August 19, 2019
The FDA has approved an antibiotic for the treatment of community-acquired bacterial pneumonia in adult patients.
“According to data from the Centers from Disease Control and Prevention, each year in the United States, about one million people are hospitalized with community-acquired pneumonia and 50,000 people die from the disease,” the FDA explained in a press release.
The newly approved drug, Xenleta (lefamulin; Nabriva Therapeutics), can be taken orally or intravenously, and the safety and efficacy were evaluated in 2 clinical trials. The trials included 1289 patients with community-acquired bacterial pneumonia. Researchers of these trials compared Xenleta to moxifloxacin with or without linezolid.
“The trials showed that patients treated with Xenleta had similar rates of clinical success as those treated with moxifloxacin with or without linezolid.”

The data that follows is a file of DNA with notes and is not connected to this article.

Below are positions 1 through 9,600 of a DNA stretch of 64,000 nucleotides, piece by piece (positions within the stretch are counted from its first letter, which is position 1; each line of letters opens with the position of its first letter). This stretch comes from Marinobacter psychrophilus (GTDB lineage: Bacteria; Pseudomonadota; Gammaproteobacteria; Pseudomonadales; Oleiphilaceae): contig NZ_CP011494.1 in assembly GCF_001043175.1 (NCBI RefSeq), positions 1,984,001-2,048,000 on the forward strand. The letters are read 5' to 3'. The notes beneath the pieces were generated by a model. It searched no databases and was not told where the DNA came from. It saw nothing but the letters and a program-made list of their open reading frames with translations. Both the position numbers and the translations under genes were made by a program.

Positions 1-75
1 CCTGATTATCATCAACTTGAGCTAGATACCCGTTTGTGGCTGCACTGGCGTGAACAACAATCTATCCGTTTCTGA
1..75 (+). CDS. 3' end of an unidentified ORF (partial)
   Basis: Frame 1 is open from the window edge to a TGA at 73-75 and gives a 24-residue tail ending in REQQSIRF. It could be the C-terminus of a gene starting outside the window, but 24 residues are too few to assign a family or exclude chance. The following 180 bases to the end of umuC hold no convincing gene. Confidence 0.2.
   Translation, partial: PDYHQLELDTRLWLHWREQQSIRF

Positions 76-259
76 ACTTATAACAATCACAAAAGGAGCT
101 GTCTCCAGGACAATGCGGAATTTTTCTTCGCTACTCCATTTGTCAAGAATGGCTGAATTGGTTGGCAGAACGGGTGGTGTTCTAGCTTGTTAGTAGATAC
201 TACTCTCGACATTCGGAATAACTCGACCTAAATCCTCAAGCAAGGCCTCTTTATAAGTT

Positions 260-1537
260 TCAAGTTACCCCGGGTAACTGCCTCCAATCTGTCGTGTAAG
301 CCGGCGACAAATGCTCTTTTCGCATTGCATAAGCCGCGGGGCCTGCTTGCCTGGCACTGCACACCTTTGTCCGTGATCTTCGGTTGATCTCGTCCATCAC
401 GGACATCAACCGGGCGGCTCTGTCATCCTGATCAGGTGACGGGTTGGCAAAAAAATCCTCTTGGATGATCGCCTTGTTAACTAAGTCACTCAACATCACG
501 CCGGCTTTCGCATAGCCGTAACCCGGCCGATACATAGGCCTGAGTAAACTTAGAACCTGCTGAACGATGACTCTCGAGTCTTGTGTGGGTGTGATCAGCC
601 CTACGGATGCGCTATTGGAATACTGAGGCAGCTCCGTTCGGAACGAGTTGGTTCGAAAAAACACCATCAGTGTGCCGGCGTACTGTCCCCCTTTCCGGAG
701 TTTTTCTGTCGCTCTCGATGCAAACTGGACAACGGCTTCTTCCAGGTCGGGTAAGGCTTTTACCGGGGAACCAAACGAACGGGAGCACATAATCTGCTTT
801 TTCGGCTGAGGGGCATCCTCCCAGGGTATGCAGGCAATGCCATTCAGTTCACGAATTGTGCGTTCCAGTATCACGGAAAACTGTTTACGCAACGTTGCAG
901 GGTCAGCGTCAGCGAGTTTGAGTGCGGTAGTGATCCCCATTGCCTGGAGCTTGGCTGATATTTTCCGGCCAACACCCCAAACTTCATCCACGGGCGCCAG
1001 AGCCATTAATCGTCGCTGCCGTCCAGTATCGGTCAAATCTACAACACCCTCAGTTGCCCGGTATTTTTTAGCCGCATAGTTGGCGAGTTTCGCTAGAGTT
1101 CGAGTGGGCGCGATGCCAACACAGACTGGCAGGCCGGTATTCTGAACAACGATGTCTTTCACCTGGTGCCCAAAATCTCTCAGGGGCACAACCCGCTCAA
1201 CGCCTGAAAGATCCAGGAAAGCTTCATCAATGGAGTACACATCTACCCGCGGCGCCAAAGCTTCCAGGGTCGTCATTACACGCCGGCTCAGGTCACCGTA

According to the trial outcomes, the most common adverse reactions included diarrhea, nausea, reactions at the injection site, elevated liver enzymes, and vomiting. The FDA noted that Xenleta “should not be used in patients with known hypersensitivity to lefamulin or any other members of the pleuromutilin antibiotic class, or any of the components of Xenleta.” Additionally, pregnant women and women who could become pregnant should be advised of the potential risks of this treatment to a fetus.
“This new drug provides another option for the treatment of patients with community-acquired bacterial pneumonia, a serious disease,” Ed Cox, MD, MPH, director of FDA’s Office of Antimicrobial Products, said in a statement. “For managing this serious disease, it is important for physicians and patients to have treatment options. This approval reinforces our ongoing commitment to address treatment of infectious diseases by facilitating the development of new antibiotics.”
The US Food and Drug Administration. FDA approves new antibiotioc to treat community-acquired bacterial pneumonia [press release]. https://www.fda.gov/news-events/press-announcements/fda-approves-new-antibiotic-treat-community-acquired-bacterial-pneumonia. FDA website. August 19, 2019.